The next big title to be butchered remade, was The Exorcist. Seytan was unleashed to the (Turkish) world in 1974. Again, with no budget, the Turks attempted to create their version of possession.
‘…a 12 year old girl named Gul, living with her mother in a cozy, high society life in Istambul becomes possessed by the Satan himself through a Ouija board and a troubled psychiatrist and an experienced exorcist become the girl’s only hope for salvation.‘
The Exorcist is also fondly remembered for it’s use of Tubular Bells in it’s score. Seytan also uses it. Muchly. In fact, it pretty much plays Tubular Bells on a loop for the entire film.
‘Special Effects’ are pretty much non exisistant, the girl playing the part of ‘Megan’ looks like she’s had Rice Crispies glued to her face.
Using a Ouija board on the intarwebz we summoned up a clip of Seytan:
The power of Christ compels you! (to go away).
Even comic book characters weren’t safe, as we know from 3 Dev Adam, and in 1979 they decided to work their magic on Superman. ‘Süpermen dönüyor‘, as it was affectionately called, was (according to the almighty IMDb):
After a mysterious prologue in a Christmas tree ornaments-filled “starscape”, Turkish Clark Kent is told by his parents that he is an Alien from space and that he must leave to accomplish his destiny. They give him a green gem which he takes into a nearby cave. There, Jor-El, minus half of his front teeth, appears and reveals to Clark that he is Superman.
I think this IMDb reviewer maybe somewhat sarcastic: ‘The visual effects. Perhaps the best special effects I’ve ever seen in a movie.The sound design. The sound effects complement the action perfectly making everything twice as exciting.’
Well, I hope he’s sarcastic, if not, he’s barking mad.
While scouring YouTube, with my underpants on the outside of my trousers, I found:
Yes, they even stole the music…
Anyone growing up in the eighties (ie: me) will remember a little film called Star Wars. It made ‘some’ money at the box office so it was definitely up for grabs in Turkish thinking. And lo, 1982 gave birth to ‘Dünyayi kurtaran adam‘. Sometimes known as ‘The Man Who Saves the World‘, we know it as ‘The Turkish Star Wars’. I’m not quite sure why as it doesn’t look anything like Star Wars…
This film differed from the rest in that the Turks’ balls had grown substantially and, not content with stealing the basic idea from Hollywood, they needed music. So they just stole the music from Raiders of the Lost Ark, Flash Gordon, Planet of the Apes (the list goes on) and used them. Those quick thnking Turks!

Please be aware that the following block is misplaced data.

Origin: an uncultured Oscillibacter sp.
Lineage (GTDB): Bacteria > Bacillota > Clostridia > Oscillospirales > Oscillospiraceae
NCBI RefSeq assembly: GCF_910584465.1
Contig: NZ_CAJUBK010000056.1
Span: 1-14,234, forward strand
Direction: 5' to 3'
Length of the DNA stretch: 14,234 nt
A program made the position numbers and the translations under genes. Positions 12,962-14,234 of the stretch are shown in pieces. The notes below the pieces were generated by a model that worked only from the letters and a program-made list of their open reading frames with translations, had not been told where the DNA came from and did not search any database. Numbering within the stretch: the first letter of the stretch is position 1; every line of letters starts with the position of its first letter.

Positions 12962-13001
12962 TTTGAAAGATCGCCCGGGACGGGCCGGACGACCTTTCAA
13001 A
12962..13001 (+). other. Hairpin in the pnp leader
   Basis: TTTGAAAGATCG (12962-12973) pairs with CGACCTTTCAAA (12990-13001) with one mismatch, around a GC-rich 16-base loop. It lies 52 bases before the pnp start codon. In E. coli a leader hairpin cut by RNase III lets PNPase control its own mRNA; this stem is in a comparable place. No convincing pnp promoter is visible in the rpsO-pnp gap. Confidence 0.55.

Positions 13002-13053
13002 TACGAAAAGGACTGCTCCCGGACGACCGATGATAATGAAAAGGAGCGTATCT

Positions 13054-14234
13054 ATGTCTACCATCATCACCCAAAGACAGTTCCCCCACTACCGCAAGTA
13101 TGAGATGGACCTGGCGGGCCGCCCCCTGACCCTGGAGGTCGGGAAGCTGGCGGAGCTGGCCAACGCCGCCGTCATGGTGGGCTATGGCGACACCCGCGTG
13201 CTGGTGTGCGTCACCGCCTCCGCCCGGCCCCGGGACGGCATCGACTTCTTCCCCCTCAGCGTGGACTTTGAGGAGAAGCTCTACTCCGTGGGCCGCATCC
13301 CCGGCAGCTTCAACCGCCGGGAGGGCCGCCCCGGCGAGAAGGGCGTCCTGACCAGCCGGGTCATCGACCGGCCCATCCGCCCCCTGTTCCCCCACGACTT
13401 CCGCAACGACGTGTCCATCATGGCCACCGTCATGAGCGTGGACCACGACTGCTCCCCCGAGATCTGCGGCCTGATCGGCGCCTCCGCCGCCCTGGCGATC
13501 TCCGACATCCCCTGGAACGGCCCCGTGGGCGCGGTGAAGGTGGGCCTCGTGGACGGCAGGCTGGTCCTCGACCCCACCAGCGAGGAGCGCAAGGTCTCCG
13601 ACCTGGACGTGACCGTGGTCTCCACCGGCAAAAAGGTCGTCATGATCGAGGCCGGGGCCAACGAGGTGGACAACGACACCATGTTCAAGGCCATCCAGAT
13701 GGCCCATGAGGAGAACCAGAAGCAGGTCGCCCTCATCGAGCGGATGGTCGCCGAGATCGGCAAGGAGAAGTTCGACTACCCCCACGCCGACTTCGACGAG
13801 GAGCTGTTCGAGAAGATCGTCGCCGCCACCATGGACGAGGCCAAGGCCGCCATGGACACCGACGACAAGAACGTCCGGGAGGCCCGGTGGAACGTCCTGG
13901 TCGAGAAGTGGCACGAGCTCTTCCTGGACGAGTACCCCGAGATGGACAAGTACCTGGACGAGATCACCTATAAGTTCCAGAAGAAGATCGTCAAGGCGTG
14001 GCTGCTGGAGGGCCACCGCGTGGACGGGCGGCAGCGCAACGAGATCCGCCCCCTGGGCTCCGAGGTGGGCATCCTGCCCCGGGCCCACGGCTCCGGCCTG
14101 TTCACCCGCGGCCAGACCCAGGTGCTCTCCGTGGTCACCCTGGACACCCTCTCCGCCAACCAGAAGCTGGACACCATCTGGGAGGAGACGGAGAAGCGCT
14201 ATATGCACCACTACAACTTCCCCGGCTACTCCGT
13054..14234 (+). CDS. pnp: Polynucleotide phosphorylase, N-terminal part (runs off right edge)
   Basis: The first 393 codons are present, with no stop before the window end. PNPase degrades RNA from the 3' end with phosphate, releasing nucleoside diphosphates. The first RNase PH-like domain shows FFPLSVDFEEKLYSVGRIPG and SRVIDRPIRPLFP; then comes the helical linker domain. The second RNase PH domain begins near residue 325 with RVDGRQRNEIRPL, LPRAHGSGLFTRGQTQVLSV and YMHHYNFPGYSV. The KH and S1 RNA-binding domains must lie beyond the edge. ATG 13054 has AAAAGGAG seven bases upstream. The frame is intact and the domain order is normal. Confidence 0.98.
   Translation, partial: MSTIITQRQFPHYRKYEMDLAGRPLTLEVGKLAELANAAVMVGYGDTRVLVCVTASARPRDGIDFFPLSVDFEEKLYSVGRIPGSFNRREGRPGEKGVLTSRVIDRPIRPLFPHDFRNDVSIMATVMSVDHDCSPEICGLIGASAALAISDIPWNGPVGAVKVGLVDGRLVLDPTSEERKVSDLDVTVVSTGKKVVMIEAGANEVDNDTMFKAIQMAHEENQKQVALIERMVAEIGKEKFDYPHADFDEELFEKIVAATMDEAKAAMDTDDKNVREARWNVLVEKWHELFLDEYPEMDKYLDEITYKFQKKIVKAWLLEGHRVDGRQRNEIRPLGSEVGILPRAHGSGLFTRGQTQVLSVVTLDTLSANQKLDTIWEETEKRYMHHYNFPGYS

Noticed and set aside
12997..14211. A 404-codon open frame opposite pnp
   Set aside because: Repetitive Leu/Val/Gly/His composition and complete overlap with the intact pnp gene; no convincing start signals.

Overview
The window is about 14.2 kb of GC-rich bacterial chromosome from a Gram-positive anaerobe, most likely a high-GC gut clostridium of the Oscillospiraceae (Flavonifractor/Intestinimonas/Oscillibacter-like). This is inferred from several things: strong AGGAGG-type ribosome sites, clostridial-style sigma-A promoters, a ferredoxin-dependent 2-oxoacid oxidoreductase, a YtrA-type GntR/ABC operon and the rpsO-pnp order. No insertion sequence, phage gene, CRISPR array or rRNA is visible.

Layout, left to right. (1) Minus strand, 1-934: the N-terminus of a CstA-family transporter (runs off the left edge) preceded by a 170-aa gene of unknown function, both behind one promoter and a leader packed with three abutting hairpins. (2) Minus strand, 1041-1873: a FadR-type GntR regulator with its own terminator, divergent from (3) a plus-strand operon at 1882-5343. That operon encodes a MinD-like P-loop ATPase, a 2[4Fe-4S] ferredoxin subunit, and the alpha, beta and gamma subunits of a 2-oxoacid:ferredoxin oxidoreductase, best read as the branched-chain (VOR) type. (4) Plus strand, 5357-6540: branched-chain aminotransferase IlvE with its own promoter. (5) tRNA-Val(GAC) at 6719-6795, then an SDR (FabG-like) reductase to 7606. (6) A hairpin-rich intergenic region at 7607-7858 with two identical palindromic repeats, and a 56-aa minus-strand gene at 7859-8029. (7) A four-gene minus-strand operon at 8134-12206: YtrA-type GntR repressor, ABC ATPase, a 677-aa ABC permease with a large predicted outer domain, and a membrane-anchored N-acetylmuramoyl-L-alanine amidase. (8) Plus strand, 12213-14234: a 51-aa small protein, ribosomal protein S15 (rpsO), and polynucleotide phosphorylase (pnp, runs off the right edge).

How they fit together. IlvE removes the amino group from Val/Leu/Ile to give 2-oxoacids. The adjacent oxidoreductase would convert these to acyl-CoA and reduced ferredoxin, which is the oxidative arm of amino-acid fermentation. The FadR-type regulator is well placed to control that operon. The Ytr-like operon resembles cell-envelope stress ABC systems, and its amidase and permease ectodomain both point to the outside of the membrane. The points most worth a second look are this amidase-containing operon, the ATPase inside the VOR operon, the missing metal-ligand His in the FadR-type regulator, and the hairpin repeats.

The almighty IMDb is lost for words on Dünyayi kurtaran adam, and has no plot details what so ever, so… after using some Google ninja skills:
The film follows the adventures of two comrades, Murat (Ark?n) and Ali (Akkaya), whose ships crash on a desert planet following a space battle that apparently inserts footage from the actual Star Wars films as well as newsreel clips of both Soviet and American space rockets. While in the desert one of them says that perhaps it is a planet only populated by women, so the other man begins to do his whistle which he uses to attract women. However, he uses the wrong whistle, and they are then assaulted by skeletons on horseback. For more thrilling plot details, see: http://en.wikipedia.org/wiki/D%C3%BCnyay%C4%B1_Kurtaran_Adam
I see what you mean IMDb, I’m speechless too…
Having ‘duplicated’ the massive Star Wars, the Turks kept the bar high and in 1983 they lovingly recreated ‘ET‘ as ‘Badi‘. One IMDb reviewer describes the plot as:
The story concerns a three-foot alien who gets stranded on Earth and befriends a young boy. The plot is completely derivative of Spielberg’s yarn, and the special effects have to be seen to be believed. The alien character, named “Badi”, is made up of a midget inside an extremely disturbing rubber mask.
Hang on, ‘a midget inside an extremely disturbing rubber mask’? Is this the Turkish ET, or the American ET?
Badi is indeed a bad-i, as the above reviewer put it: This is worth seeing only for the horrifying rubber-faced Badi, a creature that would scare any child no matter how curious and open-minded.
Phoning home from YouTube, Badi:
So there we have it, Hollywood isn’t the only one to screw up remakes, difference is: we can look back and laugh at the terrible Turkish remakes, so at least they serve some sort of entertainment purpose. Current Hollywood remakes will be looked back on, I fear, with less favourable reviews…